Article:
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Collisional Evolution of the Inner Zodiacal Cloud

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Krüger,  Harald
Department Planets and Comets, Max Planck Institute for Solar System Research, Max Planck Society;

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Strub,  Peter
Department Planets and Comets, Max Planck Institute for Solar System Research, Max Planck Society;

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Citation

Szalay, J. R., Pokorný, P., Malaspina, D. M., Pusack, A., Bale, S. D., Battams, K., et al. (2021). Collisional Evolution of the Inner Zodiacal Cloud. The Planetary Science Journal, 2(5): 185. doi:10.3847/PSJ/abf928.


Cite as: http://hdl.handle.net/21.11116/0000-0009-2C7E-A
Abstract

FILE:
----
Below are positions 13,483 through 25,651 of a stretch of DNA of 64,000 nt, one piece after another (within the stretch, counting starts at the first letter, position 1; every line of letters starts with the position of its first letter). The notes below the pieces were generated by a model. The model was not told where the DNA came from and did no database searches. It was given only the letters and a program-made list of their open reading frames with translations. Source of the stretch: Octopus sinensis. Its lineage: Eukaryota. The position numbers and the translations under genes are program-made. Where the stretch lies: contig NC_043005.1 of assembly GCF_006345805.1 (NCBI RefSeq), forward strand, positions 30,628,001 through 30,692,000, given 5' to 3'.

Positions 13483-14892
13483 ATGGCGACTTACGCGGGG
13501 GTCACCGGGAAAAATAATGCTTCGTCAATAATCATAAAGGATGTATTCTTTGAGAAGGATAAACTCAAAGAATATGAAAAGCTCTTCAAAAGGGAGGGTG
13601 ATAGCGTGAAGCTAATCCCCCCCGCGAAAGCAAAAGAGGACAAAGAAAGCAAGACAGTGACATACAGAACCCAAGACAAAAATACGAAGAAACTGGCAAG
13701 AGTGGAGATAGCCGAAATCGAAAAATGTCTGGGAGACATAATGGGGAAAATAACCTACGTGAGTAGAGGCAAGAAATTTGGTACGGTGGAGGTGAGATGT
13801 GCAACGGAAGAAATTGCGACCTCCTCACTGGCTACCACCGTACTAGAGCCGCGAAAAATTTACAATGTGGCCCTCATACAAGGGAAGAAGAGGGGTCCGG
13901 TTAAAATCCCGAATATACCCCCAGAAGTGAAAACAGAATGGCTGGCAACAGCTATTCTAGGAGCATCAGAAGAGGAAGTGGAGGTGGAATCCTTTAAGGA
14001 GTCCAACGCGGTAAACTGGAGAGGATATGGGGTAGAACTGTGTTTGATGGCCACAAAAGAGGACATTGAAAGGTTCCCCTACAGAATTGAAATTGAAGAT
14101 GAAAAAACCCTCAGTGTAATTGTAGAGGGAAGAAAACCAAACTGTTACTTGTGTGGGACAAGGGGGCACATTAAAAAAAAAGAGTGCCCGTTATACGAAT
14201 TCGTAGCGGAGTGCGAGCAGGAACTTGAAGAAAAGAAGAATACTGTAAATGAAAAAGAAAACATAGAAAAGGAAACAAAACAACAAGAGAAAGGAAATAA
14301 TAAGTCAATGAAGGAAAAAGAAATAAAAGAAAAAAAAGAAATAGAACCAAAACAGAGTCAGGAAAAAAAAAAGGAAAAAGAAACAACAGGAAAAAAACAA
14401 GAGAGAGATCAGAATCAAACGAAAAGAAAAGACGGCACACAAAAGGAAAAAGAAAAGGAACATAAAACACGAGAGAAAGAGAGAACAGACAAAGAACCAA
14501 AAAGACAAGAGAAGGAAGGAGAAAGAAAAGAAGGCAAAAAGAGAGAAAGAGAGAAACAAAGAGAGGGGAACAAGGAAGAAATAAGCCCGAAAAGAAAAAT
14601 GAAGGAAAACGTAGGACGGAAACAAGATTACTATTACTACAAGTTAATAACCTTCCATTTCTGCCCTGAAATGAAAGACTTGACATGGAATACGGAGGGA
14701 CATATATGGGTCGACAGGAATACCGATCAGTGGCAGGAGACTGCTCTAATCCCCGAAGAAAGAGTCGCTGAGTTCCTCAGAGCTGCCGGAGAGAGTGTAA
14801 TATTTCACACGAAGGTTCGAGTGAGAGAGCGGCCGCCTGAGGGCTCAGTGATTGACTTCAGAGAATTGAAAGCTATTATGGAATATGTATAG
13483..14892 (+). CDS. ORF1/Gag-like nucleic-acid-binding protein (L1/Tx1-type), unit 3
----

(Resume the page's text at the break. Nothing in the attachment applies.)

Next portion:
The zodiacal cloud is one of the largest structures in the solar system and strongly governed by meteoroid collisions near the Sun. Collisional erosion occurs throughout the zodiacal cloud, yet it is historically difficult to directly measure and has never been observed for discrete meteoroid streams. After six orbits with Parker Solar Probe (PSP), its dust impact rates are consistent with at least three distinct populations: bound zodiacal dust grains on elliptic orbits (α-meteoroids), unbound β-meteoroids on hyperbolic orbits, and a third population of impactors that may be either direct observations of discrete meteoroid streams or their collisional by-products ("β-streams"). The β-stream from the Geminids meteoroid stream is a favorable candidate for the third impactor population. β-streams of varying intensities are expected to be produced by all meteoroid streams, particularly in the inner solar system, and are a universal phenomenon in all exozodiacal disks. We find the majority of collisional erosion of the zodiacal cloud occurs in the range of 10–20 solar radii and expect this region to also produce the majority of pickup ions due to dust in the inner solar system. A zodiacal erosion rate of at least ∼100 kg s−1 and flux of β-meteoroids at 1 au of (0.4–0.8) × 10−4 m−2 s−1 are found to be consistent with the observed impact rates. The β-meteoroids investigated here are not found to be primarily responsible for the inner source of pickup ions, suggesting nanograins susceptible to electromagnetic forces with radii below ∼50 nm are the inner source of pickup ions. We expect the peak deposited energy flux to PSP due to dust to increase in subsequent orbits, up to 7 times that experienced during its sixth orbit.